But, my special treat is to wake up ridiculously early and kayak.   It’s just me and a few early bird fishermen before the water skiers that drank too much around the campfire the night before manage to roll out of their campsites and fire up the ski boats.

And, now, thanks to a waterproof Nikon, I can share some of it with you:

glassy waters

 

the peninsula

So, where is this oasis?   Stampede Reservoir is just outside of Truckee, California.   I did a little homework and discovered that the man-made dam was built in 1970 as a Bureau of Reclamation project.   For more info, click HERE.   If you are interested in the local fishing report, click HERE.  I’m not into fishing but was impressed by the Mountain Hardware site.   It’s a pretty neat store for all kinds of stuff in Truckee, too.

Back to kayaking …

campsites
if you look really hard, you can see some of my family’s campers … sorta

tree reflection

I wanted to lean over and do a selfie here but had the sense to not tempt fate and end up in the cold water.
I wanted to lean over and do a selfie here but had the sense to not tempt fate and end up in the cold water.

I did a little video of some morning zen paddling to share with you, check it out on YouTube HERE.   I haven’t figured out how (or paid for the upgrade) to embed the video into the blog so you’re just going to have to deal with clicking through to it.

Have you been out on the water this summer?

Now, for some artsy stuff:

bw feather in colorbw feather

There were tons of feathers floating on the water all morning.   This is a shot including the reflection.   Which do you like better: color or black and white?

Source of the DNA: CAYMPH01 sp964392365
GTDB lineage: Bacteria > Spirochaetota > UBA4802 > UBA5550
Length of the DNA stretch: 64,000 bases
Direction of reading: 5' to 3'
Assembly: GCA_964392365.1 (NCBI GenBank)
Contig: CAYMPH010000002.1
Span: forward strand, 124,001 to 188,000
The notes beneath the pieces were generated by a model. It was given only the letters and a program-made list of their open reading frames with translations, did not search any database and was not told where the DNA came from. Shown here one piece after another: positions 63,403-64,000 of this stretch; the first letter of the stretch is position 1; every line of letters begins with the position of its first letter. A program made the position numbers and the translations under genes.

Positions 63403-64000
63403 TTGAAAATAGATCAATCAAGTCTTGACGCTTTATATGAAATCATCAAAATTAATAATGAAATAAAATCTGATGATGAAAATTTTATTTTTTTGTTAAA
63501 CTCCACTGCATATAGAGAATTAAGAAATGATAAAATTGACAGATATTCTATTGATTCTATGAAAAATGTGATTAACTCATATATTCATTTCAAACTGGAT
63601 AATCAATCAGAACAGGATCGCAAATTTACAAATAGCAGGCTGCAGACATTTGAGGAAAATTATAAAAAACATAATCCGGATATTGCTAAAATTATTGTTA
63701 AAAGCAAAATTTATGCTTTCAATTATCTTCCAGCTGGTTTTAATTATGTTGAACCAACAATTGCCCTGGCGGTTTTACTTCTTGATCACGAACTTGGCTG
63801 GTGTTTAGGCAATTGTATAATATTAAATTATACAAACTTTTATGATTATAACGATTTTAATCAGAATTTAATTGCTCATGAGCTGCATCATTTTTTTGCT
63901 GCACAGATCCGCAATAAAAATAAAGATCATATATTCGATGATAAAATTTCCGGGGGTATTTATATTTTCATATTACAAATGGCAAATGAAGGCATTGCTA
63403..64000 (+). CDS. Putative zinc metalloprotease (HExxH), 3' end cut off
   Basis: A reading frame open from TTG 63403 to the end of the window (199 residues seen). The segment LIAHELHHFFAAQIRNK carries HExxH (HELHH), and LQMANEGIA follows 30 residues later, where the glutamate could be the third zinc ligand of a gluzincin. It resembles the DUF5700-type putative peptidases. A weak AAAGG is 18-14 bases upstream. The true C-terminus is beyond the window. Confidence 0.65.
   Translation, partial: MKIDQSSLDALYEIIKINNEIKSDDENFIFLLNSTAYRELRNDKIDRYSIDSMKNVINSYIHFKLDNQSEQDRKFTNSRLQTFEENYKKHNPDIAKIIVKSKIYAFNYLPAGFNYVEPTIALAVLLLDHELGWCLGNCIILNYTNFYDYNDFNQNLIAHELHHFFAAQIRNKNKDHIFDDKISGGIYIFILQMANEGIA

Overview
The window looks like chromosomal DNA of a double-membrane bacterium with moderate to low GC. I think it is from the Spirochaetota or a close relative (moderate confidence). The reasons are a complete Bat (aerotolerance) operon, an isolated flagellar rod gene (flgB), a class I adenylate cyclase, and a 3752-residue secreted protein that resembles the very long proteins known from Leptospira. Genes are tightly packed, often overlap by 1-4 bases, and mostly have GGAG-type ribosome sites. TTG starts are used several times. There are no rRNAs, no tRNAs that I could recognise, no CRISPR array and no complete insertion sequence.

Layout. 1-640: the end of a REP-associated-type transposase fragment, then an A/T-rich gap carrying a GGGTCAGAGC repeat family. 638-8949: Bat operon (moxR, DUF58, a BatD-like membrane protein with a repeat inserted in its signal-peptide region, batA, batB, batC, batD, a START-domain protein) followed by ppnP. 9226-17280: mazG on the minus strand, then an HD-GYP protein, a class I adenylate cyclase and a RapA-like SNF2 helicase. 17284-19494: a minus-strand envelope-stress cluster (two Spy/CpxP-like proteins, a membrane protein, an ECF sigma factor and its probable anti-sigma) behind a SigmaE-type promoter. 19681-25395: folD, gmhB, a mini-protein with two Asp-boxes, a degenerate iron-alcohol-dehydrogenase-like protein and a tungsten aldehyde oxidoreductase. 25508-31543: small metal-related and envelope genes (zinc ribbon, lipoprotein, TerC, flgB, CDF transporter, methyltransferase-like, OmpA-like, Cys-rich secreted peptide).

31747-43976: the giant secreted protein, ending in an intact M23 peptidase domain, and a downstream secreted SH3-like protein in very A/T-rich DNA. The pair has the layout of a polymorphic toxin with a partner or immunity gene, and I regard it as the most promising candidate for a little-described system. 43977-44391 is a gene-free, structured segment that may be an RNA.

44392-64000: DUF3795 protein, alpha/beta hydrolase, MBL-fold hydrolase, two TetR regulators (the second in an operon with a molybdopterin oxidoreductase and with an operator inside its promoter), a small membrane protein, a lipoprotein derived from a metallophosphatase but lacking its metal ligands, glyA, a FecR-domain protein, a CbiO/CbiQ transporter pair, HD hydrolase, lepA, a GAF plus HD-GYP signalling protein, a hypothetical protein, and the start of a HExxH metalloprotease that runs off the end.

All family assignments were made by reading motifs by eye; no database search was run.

American Flat, Nevada

American Flat is an old cyanide mill just outside of Virginia City, Nevada.    Technically, is it between Gold Hill and Silver City but both of those places are near ghost towns now, too.    According to the Bureau of Land Management (BLM), “The United Comstock Merger Mill site is located on public lands at American Flat, Storey County, Nevada. The mill was built in 1922 to process local gold and silver ore utilizing cyanide vat leaching in what was then described as the largest concrete mill in the United States, which makes it historically significant. Since abandonment in 1924, this seven acre mill site has traditionally been used by high school students and other locals as a meeting place to hold parties, post graffiti, conduct paintball wars, etc., despite physical safety hazards from falling concrete, underground mill sumps filled with water, and holes in the concrete flooring.  The BLM issued a Federal Register Notice and closed the historic mill buildings to public entry in 1997 in response to a fatality at the site. Regardless of the closure and repeated efforts by the BLM to fence, gate and post the site with warning signs, the property still receives visitors in trespass. According to the Storey County Sheriff’s Department, emergency vehicles respond to at least six serious injuries on the property every year, mostly from visitors climbing on and falling from the mill buildings which are as much as eighty feet in height.

Needless to say, this is a creepy, old place yet worthy of the time photographing it.   There are warning signs everywhere to be careful.

This huge mill was built in 1922. Imagine how big of an undertaking that was in those days.   It was only used for TWO years.
All of the buildings are covered in graffiti, inside and out.
If these walls could talk … oh, the stories they would tell.
The Bar … enter if you dare …
A closer look at the largest building.
A look inside the largest building, there are holes in the floor and chunks of cement dangling from the ceilings.
Anyone can tell which areas are marked as “closed” but you can see that no one heeds the warnings.
Clearly, the EPA didn’t exist in the days of this mill. The cyanide barrels lay in waste all over the area.
The ghosts of the Comstock are alive and well here at American Flat.